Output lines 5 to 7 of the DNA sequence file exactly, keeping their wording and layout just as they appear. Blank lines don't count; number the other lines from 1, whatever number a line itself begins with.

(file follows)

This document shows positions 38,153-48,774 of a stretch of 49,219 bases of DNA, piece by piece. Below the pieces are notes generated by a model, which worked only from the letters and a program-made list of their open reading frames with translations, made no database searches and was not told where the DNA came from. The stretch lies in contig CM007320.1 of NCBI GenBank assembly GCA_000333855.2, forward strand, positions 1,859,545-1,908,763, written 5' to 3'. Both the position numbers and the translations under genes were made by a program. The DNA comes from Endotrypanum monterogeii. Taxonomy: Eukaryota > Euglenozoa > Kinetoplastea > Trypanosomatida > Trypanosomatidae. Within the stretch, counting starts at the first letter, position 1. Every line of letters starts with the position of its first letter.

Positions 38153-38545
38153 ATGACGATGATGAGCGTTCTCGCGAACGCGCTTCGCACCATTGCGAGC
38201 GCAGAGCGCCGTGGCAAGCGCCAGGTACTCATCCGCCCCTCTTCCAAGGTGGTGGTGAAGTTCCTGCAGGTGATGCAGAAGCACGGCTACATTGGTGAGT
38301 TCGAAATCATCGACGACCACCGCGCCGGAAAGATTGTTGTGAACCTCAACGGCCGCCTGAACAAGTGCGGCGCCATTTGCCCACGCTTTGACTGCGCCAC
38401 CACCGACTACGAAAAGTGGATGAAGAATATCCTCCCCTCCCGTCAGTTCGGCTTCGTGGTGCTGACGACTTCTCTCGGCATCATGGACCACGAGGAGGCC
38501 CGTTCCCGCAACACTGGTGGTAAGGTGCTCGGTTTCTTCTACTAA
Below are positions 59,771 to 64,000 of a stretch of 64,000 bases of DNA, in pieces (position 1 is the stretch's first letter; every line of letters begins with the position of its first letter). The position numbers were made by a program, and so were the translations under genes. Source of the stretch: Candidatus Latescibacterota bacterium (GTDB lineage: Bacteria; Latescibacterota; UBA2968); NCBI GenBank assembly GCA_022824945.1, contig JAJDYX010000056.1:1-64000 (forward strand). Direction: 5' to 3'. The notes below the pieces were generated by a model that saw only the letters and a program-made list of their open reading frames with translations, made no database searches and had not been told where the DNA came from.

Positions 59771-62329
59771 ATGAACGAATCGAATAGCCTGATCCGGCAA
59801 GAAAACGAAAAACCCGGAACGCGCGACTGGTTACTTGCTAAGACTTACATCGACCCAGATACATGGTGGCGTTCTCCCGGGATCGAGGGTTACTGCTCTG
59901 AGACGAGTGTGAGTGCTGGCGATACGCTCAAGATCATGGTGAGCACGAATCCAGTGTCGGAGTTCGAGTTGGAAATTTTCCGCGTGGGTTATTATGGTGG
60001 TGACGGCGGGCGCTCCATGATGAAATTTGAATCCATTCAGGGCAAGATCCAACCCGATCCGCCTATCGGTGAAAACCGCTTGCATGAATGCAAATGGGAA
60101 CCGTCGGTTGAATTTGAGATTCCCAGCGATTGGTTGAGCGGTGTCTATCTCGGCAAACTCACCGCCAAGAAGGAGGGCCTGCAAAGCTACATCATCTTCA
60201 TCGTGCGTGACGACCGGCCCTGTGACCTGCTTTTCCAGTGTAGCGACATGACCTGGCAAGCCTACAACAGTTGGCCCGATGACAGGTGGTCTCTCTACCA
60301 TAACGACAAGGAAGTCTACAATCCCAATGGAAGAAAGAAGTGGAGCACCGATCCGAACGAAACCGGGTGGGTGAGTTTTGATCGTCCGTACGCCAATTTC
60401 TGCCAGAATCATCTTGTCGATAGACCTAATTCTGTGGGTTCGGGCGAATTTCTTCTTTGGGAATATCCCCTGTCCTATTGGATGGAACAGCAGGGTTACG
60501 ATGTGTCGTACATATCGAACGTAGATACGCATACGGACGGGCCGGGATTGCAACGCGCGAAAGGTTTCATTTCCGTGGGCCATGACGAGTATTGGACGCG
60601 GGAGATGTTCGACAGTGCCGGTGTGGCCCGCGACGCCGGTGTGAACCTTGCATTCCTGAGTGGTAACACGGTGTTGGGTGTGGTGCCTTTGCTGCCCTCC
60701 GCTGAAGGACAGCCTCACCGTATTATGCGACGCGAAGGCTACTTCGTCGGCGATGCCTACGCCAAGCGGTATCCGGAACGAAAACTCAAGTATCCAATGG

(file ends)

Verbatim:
38301 TCGAAATCATCGACGACCACCGCGCCGGAAAGATTGTTGTGAACCTCAACGGCCGCCTGAACAAGTGCGGCGCCATTTGCCCACGCTTTGACTGCGCCAC
38401 CACCGACTACGAAAAGTGGATGAAGAATATCCTCCCCTCCCGTCAGTTCGGCTTCGTGGTGCTGACGACTTCTCTCGGCATCATGGACCACGAGGAGGCC
38501 CGTTCCCGCAACACTGGTGGTAAGGTGCTCGGTTTCTTCTACTAA